Over time, I’ve learned that there are many, many as to why comparing yourself to other people just isn’t a good idea. At the same time, it’s great to have role models – people who seem to be totally rocking the character traits, skills, attitude and behaviours that you want in your life.
One of the earliest NLP techniques I learned when I was trying to overcome my public speaking phobia, was to look to someone who seemed to be naturally good at this, and mimic their body language and speaking style, becoming them in my head. Side-note: I’ve had wavering levels of success with this strategy – sometimes finding that it worked well, but for the most part, it didn’t really feel right. I wanted to be a better version of me, not someone else.
So in general, that’s what I try to do now – be a better version of me, whilst using other people as inspiration. If someone has something I want, then I need to know how they got it so that I might replicate their success in my own way.
When I’m teaching, I’m watching those people who can inspire downtrodden teachers and disengaged kids; who get everything done while still maintaining a sunny demeanor; who handle the most hideous of situations and stresses with charm and grace.
When I’m at Jiu Jitsu, I’m looking at the people who absorb techniques at lightning speed; who just seem to have brilliant defence and attack; who always seem to be a few steps ahead.
When I’m teaching, I often tell the children that the best resource they have is often the person sitting right next to them. We can learn so much from each other.
At the same time it’s important to be realistic, and not make your role-models into otherworldly super-humans.
You are seeing this person in one specific situation, doing something that they happen to be particularly awesome at. Don’t imagine that they’re just as hot in every situation that life throws at them. The Jiu Jitsu superstar might well crumble in the teaching world, just as the world-class teacher might faint at the thought of someone attempting to ‘choke them out.’ Even the most able of us humans have at least one area of their lives where they’re failing in some way, or just not very good. Everyone has at least one thing that causes them to feel nervous, upset, defeated…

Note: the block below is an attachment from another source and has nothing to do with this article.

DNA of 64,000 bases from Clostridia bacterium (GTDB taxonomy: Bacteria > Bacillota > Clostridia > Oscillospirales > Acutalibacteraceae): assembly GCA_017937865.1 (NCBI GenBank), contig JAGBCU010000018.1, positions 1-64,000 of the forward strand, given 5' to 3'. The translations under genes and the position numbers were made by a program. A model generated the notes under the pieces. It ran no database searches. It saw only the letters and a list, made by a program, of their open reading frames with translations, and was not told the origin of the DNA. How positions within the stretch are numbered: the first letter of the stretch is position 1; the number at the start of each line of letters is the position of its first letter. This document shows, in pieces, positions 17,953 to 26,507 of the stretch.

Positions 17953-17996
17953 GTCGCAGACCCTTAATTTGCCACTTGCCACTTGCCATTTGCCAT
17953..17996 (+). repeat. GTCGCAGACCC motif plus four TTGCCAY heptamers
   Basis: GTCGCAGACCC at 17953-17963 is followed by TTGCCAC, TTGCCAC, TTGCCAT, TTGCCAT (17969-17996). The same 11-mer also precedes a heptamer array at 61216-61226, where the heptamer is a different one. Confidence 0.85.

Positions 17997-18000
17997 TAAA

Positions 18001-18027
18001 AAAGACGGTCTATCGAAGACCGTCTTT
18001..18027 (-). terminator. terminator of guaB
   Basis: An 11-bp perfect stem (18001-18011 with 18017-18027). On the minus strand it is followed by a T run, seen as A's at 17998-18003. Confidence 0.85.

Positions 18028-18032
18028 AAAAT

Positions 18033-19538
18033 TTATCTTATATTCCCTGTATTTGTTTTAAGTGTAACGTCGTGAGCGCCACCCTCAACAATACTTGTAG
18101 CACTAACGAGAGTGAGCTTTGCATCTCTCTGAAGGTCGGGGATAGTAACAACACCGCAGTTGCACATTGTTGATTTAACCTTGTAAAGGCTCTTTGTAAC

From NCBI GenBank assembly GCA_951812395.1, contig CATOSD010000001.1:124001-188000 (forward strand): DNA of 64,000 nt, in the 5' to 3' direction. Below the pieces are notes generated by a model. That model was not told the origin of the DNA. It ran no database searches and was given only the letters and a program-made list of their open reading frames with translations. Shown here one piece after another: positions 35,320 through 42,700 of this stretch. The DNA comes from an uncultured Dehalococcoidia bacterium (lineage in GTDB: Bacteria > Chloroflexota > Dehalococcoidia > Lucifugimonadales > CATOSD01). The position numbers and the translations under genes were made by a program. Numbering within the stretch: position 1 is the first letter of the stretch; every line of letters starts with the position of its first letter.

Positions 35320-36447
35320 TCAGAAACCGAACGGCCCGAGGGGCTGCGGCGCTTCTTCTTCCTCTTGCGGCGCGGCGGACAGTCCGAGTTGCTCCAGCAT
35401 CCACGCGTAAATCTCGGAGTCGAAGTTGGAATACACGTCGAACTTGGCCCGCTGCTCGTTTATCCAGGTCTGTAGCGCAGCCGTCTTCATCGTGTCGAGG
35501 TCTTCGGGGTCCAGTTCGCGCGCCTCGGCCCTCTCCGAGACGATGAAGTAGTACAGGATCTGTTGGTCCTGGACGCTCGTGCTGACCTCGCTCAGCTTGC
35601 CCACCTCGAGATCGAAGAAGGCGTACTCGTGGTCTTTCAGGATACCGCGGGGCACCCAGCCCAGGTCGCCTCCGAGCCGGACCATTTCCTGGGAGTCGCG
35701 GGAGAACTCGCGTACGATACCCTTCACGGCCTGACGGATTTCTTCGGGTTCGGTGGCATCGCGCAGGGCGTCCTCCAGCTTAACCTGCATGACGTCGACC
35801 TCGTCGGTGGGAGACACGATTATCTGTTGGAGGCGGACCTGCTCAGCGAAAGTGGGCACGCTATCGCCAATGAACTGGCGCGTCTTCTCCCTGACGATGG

When you watch your role-model at work, you’re seeing a snapshot of their life. Like watching an actor in a film; it’s the character that you’re watching in the moment, not the actor underneath. It’s not a true reflection of who this person is all the time, in every situation.
Alongside this, recognise that you’re often looking at someone who is at the top of a mountain: you’re haven’t seen the climb up. Don’t assume that someone is naturally just great at something when you have no real idea of the struggles and hardships that they might have endured along the way.
Having role models is brilliant. Just know that they’re still just people: faults and all.
Knowing this might actually make stepping into their shoes a little more achievable.